Distinguishing between task and contextual performance for nurses: development of a job performance scale
Article first published online: 17 APR 2007
Journal of Advanced Nursing
Volume 58, Issue 6, pages 602–611, June 2007
How to Cite
Greenslade, J. H. and Jimmieson, N. L. (2007), Distinguishing between task and contextual performance for nurses: development of a job performance scale. Journal of Advanced Nursing, 58: 602–611. doi: 10.1111/j.1365-2648.2007.04256.x
- Issue published online: 1 MAY 2007
- Article first published online: 17 APR 2007
- Accepted for publication 26 January 2007
- contextual performance;
- instrument development;
- job performance;
- patient outcomes;
- quality of care;
- task performance
Title. Distinguishing between task and contextual performance for nurses: development of a job performance scale
Aim. This paper is a report of a development and validation of a new job performance scale based on an established job performance model.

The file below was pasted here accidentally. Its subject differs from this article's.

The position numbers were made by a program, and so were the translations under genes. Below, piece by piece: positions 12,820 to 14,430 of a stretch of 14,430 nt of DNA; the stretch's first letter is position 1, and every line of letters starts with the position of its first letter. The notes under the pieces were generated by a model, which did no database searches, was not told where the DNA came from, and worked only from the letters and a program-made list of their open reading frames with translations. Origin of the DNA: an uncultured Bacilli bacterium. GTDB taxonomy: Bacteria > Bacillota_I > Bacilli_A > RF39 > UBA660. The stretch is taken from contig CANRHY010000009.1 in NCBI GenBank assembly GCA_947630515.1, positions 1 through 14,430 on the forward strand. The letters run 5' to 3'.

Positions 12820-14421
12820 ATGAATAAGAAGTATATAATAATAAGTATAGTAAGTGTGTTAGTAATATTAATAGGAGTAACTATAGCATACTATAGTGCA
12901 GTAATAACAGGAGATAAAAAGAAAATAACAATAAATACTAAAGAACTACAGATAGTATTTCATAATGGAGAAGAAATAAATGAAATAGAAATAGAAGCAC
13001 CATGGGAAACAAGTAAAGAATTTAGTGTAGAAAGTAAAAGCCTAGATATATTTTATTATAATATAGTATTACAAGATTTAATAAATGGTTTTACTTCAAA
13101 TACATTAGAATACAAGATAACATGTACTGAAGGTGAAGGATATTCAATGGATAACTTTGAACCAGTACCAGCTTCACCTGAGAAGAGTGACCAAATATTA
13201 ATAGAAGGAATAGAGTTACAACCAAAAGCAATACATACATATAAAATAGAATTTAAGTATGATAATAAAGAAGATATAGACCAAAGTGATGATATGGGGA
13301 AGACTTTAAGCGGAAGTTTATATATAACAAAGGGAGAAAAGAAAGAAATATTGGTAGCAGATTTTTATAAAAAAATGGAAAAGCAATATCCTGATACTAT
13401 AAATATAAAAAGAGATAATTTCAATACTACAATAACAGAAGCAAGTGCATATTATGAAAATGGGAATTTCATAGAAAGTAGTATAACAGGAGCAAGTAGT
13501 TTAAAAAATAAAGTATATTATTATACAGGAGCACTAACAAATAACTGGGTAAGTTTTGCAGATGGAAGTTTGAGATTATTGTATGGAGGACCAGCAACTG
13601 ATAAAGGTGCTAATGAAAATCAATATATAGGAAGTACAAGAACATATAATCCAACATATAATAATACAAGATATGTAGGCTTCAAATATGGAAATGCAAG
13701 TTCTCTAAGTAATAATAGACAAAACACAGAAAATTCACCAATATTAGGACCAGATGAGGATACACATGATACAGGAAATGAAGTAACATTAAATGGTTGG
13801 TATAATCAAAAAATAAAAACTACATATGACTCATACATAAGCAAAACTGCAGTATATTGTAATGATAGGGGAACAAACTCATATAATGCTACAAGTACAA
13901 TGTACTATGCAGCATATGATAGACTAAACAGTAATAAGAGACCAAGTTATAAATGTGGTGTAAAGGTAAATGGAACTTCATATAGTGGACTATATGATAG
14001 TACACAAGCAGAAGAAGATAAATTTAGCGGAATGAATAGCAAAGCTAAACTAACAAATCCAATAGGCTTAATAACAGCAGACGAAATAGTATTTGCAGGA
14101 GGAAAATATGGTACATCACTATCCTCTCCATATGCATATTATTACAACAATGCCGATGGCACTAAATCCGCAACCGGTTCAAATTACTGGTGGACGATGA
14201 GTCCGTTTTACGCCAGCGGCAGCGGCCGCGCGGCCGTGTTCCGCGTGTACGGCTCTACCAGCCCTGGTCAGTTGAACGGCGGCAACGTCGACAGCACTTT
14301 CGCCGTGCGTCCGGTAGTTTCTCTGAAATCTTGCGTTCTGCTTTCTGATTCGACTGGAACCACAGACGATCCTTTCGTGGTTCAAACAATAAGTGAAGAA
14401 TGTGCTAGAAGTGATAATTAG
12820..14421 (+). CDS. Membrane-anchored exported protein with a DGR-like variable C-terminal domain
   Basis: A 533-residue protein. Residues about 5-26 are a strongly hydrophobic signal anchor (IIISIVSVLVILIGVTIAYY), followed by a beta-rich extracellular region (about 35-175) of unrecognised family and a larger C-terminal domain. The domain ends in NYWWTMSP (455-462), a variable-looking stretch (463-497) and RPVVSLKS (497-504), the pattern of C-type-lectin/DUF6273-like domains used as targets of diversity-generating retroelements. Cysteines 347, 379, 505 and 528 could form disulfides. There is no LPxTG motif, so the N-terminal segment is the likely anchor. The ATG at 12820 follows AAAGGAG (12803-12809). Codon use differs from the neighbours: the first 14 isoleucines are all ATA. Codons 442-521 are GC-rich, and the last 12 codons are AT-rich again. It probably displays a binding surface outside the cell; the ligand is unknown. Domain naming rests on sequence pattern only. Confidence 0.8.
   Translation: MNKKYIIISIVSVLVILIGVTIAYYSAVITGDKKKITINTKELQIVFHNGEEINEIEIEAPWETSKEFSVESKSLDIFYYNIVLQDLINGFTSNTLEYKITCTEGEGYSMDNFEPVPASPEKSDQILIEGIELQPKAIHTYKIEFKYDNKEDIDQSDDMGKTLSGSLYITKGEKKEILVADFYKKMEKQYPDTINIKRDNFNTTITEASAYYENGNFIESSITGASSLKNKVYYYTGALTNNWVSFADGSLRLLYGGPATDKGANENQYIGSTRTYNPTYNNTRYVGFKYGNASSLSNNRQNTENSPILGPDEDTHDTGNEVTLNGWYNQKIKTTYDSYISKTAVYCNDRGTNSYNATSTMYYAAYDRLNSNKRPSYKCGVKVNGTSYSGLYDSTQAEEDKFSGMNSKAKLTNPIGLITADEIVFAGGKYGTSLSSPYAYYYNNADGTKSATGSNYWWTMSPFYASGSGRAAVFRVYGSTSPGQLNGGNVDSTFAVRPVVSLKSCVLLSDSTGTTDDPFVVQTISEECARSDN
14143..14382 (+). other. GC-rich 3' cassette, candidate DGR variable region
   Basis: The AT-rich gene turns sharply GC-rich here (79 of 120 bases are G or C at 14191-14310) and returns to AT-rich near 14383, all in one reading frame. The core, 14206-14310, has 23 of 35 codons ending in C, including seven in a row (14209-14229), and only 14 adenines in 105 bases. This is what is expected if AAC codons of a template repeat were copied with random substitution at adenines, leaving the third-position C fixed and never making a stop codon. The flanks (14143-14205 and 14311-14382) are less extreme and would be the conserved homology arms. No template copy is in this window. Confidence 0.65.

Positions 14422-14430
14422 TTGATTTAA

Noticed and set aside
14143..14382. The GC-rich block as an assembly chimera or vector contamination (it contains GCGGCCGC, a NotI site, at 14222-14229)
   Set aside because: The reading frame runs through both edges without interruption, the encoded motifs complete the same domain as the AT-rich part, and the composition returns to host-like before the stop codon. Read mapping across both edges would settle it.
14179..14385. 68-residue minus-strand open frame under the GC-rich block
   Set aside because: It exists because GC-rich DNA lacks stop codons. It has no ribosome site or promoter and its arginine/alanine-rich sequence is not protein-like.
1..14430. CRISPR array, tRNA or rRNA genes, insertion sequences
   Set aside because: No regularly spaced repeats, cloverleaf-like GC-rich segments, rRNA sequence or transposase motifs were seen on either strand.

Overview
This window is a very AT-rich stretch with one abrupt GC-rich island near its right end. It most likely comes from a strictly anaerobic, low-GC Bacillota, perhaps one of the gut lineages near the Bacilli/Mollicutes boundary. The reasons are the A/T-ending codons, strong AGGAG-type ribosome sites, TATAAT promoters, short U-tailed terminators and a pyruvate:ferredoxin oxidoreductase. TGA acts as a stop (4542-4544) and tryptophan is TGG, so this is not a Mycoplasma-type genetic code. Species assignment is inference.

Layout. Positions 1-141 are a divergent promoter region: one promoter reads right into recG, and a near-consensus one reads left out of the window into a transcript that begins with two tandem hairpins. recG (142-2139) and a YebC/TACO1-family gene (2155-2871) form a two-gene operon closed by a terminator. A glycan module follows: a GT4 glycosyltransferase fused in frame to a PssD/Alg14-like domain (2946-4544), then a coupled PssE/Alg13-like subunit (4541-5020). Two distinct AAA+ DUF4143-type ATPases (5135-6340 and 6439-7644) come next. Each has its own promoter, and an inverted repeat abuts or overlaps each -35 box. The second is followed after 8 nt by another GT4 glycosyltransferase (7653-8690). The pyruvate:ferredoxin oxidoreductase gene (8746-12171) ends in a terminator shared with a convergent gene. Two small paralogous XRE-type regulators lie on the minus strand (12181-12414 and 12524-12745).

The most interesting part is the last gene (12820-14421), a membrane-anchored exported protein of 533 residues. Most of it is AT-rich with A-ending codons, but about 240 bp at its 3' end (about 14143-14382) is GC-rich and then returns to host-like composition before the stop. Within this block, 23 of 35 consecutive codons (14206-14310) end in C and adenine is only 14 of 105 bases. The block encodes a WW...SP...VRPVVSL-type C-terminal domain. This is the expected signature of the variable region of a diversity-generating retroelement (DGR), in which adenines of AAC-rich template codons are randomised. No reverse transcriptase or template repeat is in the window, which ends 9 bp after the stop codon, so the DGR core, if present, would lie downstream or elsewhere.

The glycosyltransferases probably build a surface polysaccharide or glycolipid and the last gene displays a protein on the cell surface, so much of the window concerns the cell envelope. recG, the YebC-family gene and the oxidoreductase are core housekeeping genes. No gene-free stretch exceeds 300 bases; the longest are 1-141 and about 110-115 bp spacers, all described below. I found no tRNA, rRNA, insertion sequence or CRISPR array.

Background. Previous measures of nursing quality are atheoretical and fail to incorporate the complete range of behaviours performed. Thus, an up-to-date measure of job performance is required for assessing nursing quality.
Methods. Test construction involved systematic generation of test items using focus groups, a literature review, and an expert review of test items. A pilot study was conducted to determine the multidimensional nature of the taxonomy and its psychometric properties. All data were collected in 2005.
Findings. The final version of the nursing performance taxonomy included 41 behaviours across eight dimensions of job performance. Results from preliminary psychometric investigations suggest that the nursing performance scale has good internal consistency, good convergent validity and good criterion validity.
Conclusion. The findings give preliminary support for a new job performance scale as a reliable and valid tool for assessing nursing quality. However, further research using a larger sample and nurses from a broader geographical region is required to cross-validate the measure. This scale may be used to guide hospital managers regarding the quality of nursing care within units and to guide future research in the area.